As we predicted, Clearwire's surprise announcement this week was a new prepaid wireless broadband product offering under the umbrella of a new brand. That new branding is "Rover," and appears aimed at a younger target market that loves blue hues and sexual puns. As for the pricing? Rover offers users $5 daily, $20 weekly, and $50 monthly prepaid service without a contract, though you'll need to either buy the company's $100 4G USB modem "Stick," or their $150 mobile 4G hotspot "Puck":
Rover's flagship device is the Rover Puck: an ergonomically designed portable Wi-Fi hotspot that lets you share broadband access, or "Puck", with up to eight devices at home, out on the town or nearly anywhere the feeling strikes you. . .The Rover Stick(TM) is a personal 4G USB modem that connects any notebook, laptop or desktop to the Rover 4G Service.
You'll of course want to check out Clearwire's coverage map before you go "pucking" around in markets where Clearwire doesn't have coverage yet. Clearwire/Rover/CLEAR 4G service is currently available in 49 markets across the United States, with the largest markets like New York, Los Angeles, Boston and San Francisco slated for launch before the end of the year.
Note that this is an unlimited service with no caps, though the Rover Acceptable Use Policy notes, the company will throttle users that engage in "excessive utilization of network resources" -- though what is considered "excessive" is not defined.
They'll only piss off users when they can't get a connection on the road, ultimately losing those customers. If they focus only on 3G/4G mobile devices, they'd likely have more interest and more long term success. This is simply going to fail.
Clear does have their own branded Spot 4G+ that does 3G - it's the same Sierra Wireless made device as Sprint's Overdrive. One hundred and fifty dollars less than Sprint to buy without a contract, and Five dollars less a month than Sprint charges. No daily or weekly pricing though. -- Jeff Howe Jeff's Blog - »www.ostjournal.net
Yay! Another Clear ad how much did you charge for this one.
I find reading through these post more intresting than another Clear press release. Did anyone catch the one about them telling the customer there speeds are slow because they have a crappy computer. »forums.clear.com/clearcom/topics···_3_weeks
2010-Aug-31 4:34 pm: ·
ArrayList netbus developer Premium join:2005-03-19 Evanston, IL
Re: Yay! Another Clear ad how much did you charge for this one.
not everyone has problems with the service. i think thats what your missing.
Typical speed when I had it was 9Mbps-12Mbps down. The up is capped at 1Mbps usually, there were a few occasions during what were probably tests where it was uncapped and people got around 3Mbps-5Mbps up. This was a year ago in Portland, I hear people are getting upto 16Mbps (some users report rates as high as 20-30Mbps range even) more consistently these days... -- www.aimless.us - irc.aimless.us channel #fix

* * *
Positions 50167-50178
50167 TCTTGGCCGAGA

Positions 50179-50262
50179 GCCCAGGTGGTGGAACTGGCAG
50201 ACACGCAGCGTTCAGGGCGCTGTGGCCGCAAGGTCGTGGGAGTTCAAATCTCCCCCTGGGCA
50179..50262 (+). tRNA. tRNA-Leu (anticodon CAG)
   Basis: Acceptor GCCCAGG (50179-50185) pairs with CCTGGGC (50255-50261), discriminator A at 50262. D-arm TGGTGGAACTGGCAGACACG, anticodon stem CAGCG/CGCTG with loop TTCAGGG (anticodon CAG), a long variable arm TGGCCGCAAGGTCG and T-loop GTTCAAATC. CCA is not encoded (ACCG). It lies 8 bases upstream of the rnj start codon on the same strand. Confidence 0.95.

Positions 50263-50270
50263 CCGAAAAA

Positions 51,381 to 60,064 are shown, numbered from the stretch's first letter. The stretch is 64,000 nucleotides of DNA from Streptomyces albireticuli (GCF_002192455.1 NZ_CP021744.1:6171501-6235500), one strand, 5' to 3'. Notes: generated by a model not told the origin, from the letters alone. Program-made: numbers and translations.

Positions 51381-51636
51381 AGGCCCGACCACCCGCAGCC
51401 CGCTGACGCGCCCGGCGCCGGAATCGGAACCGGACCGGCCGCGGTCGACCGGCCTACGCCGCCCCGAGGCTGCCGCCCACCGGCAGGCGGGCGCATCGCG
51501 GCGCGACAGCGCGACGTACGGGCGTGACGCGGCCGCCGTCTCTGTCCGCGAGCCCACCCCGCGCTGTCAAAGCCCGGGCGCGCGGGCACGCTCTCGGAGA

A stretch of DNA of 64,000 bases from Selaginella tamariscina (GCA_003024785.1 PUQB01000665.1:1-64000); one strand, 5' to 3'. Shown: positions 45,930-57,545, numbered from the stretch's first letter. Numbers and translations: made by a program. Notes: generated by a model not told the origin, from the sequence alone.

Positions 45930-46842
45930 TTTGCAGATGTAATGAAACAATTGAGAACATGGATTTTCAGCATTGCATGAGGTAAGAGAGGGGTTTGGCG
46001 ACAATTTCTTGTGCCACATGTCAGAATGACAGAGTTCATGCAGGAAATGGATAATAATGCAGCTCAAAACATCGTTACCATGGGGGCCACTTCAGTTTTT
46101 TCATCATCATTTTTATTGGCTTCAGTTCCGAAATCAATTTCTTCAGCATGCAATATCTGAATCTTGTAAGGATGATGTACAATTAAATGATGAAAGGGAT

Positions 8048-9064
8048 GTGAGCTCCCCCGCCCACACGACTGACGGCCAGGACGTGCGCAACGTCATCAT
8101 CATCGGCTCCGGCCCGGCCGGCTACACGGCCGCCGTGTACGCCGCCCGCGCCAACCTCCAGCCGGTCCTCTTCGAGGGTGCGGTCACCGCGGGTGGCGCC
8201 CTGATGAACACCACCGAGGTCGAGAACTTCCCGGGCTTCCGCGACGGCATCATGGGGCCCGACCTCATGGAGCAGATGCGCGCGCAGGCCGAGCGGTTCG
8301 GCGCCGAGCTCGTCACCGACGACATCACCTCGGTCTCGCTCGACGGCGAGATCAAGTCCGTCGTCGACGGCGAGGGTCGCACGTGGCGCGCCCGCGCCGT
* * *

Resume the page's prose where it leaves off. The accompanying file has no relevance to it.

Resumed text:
WiMax is capable of higher speeds but has to compromise in the number of users that it can support especially based on the providers back haul internet connection from the tower.
After almost 6 months of service, I am not impressed with the speed, quality or reliability of the service and can not wait to see how LTE form ATT/Verizon fares against WiMax.
But I am planning to switch back to DSL/Cable once I move in a few months ... at least they offer stable and reliable service for fixed locations.
From what I understand, the CPE that was issued for earlier WiMax services had much better reception and external antenna ports ... the new class of CPE does not and is frankly junk because their omni directional antennas are not very good and still sensitive to placement or alignment with the tower.
Their prepaid service is priced the same as their post paid service, only difference is the lack of a 2 year contract and ETF.
Also, prepaid customers must purchase their CPE rather than having the option to leasing it ... but the costs are usually low because of specials and when calculated over a years time ... is actually cheaper.
But, don't trust their coverage maps if you plan to order service.
Instead, find someone who has service that will loan you their modem so that you can test your location .... and even that is no guarantee that you will receive a stable RF signal and good bandwidth ... I know from first hand experience!!
And don't count on customer or tech support ... it is virtually non-existant!!!
Management escalations? Forget it, just as worthless ... basically Clear's way of doing business is structured after any other McCaw operation such as Charter Communication ... they just want you to shut up and pay your bill even if your service does not work.